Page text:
The PearlSurface system uses powerful UV light to sterilize N95 face masks, personal protective equipment and high-touch surfaces on such items as phones, tables and keys.
Oliver Lawal contracted COVID-19 in late February of this year while attending an international conference about infection control. These types of conferences were routine for Mr. Lawal, who, in his role as president and CEO of AquiSense Technologies, runs a company that specializes in disinfecting water, air and surfaces containing viruses, bacteria and other pathogens.
In fact, AquiSense is considered a worldwide leader in the production of UV-C LED systems — systems that use light emitting diodes (LEDs) to generate high levels of UV-C photons. These photons can render pathogens harmless almost instantly.
As the pandemic swept across the United States, and while Mr. Lawal recovered from the virus at his home near AquiSense’s headquarters in Erlanger, Kentucky, his company was inundated with calls from hospitals, airports and schools seeking AquiSense products to disinfect their own environments.
During the early weeks of the virus’s spread in March and into April, the shortage of N95 masks and personal protective equipment (PPE) served as a call to action for the company. Mr. Lawal tasked several of AquiSense’s scientists and engineers to rapidly design and engineer a machine capable of disinfecting N95 masks and PPE. Within 10 days, the team had designed the PearlSurface 24G9 — a self-enclosed, portable unit that uses UV LED lamp modules to provide no-contact, chemical-free disinfection of high-touch devices and PPE.
With the design in hand, the PearlSurface was ready for production — at least on paper. In reality, the company had no way to rapidly manufacture the polished-aluminum enclosure unit or several other metal and plastic components that the PearlSurface required.
But its neighbor did.
This screen capture depicts the PearlSurface’s UV distribution over the mask. The design is meant to prevent shadowing and provide an even disinfection of the entire mask surface.
Answering the Call
Florence, Kentucky, just a few miles from nearby Erlanger, serves as the North American headquarters for the Mazak Corp., whose sprawling campus includes an expansive factory floor that produces more than 100 types of CNC turning centers, multitasking machines, VMCs, HMCs, and five-axis and hybrid machines. This past April, Mazak President Dan Janka met Mr. Lawal at a regional chamber of commerce meeting, where the two discussed the PearlSurface and the challenge of moving the device from design to production fast enough to address the critical health and safety needs of frontline workers.
Facing its own slowdown during the pandemic, Mr. Janka said Mazak would step in to help bring the PearlSurface to life. Within 24 hours of receiving the design files, Mazak’s vice president of operations, Ben Schawe, announced that his team was ready to help push the PearlSurface from design to production.
“I got my guys together and said that since business is slow right now, we've got the capability to help out some local hospitals that want to test these devices,” Mr. Schawe says. “My wife's a nurse, and she was telling me that they didn't have enough masks and protective equipment. In fact, a lot of people from this area also have family and relatives who are in the medical field. That's why everybody was really gung-ho about getting this done. We need to help out as much as we can.”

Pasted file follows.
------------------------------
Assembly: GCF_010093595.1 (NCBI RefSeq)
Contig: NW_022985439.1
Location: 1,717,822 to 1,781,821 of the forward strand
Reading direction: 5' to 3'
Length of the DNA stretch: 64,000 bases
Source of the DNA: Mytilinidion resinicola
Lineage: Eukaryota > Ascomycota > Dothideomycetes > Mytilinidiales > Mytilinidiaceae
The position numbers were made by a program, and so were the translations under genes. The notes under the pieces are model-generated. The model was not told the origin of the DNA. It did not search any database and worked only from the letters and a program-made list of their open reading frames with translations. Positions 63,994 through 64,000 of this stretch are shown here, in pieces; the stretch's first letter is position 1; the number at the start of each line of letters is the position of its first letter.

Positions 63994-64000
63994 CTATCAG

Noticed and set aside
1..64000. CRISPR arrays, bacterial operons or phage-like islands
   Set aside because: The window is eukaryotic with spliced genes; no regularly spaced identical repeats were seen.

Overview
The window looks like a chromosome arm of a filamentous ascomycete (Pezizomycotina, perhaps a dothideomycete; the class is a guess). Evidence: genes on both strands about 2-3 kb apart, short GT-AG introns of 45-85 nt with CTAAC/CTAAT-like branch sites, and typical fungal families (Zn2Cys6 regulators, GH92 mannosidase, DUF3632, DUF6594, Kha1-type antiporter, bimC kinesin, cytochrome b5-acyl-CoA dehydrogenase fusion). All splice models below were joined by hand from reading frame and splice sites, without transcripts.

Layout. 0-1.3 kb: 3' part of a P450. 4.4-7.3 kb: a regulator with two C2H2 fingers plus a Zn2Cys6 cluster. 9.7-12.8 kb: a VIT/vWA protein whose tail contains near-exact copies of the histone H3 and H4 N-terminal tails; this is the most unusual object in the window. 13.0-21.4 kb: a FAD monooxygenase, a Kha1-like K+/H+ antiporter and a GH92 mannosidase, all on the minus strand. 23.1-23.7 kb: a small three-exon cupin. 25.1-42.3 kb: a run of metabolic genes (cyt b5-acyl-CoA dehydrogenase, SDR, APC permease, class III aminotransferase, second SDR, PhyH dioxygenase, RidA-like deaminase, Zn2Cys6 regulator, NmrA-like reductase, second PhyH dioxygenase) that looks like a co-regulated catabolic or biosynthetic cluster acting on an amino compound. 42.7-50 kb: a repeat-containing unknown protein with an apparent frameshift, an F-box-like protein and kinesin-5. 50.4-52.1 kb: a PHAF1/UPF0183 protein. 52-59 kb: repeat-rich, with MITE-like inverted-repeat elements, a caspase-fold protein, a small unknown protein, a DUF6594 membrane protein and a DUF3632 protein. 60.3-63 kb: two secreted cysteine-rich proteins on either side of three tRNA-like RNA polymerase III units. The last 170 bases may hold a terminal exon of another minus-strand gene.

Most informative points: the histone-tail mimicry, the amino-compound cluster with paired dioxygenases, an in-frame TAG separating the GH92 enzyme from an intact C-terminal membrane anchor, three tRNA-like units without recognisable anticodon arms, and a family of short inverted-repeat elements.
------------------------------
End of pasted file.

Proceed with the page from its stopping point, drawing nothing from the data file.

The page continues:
Polished aluminum is the preferred the material for the enclosure unit due to its high reflectivity of UV light. Mazak had to experiment with laser cutting and bending the sheet metal in a way that wouldn’t damage the surface finish.
Challenge No. 1 for the Mazak team was machining and fabricating the enclosure unit — a component with which Mazak has deep experience creating for its own line of products. The challenge came from the polished aluminum, the material preferred by AquiSense for the enclosure due to its high reflectivity of UV light. Mr. Schawe says his team had to experiment with laser cutting and bending the sheet metal in a way that wouldn’t damage the surface finish.
Mazak also 3D printed several mounting brackets for the LED lights after discovering that machining was not needed for the odd-shaped and relatively loose-tolerance brackets. Mr. Schawe says that employees ran some of these printing operations overnight from 3D printers they kept at home in order to keep the process moving quickly.
After experimenting with design aspects of the enclosure unit, over the course of the next two weeks Mr. Schawe and his team offered several suggestions that made the PearlSurface’s design more appropriate for production at scale. Already, several dozen of the units are on order from regional health care systems while the device is being evaluated and tested by the FDA and other institutions.
It has been an unusual project for the machine tool builder during an unusual time. However, one of the larger points it illustrates is the value of not just manufacturing expertise, but having manufacturing as part of the community.
When I spoke to Mr. Janka about the collaboration with AquiSense and why he wanted to undertake the project, he expressed this simply. “We're a large, 800,00-square-foot manufacturing operation that produces CNC machines with very complex sheet metal enclosures,” he told me. “We have all the latest and laser cutting technology, welding, forming and 3D-printing capability. So we got a hold of Oliver and we said, ‘You know what? We can do this.’”
Check out the full interview below.
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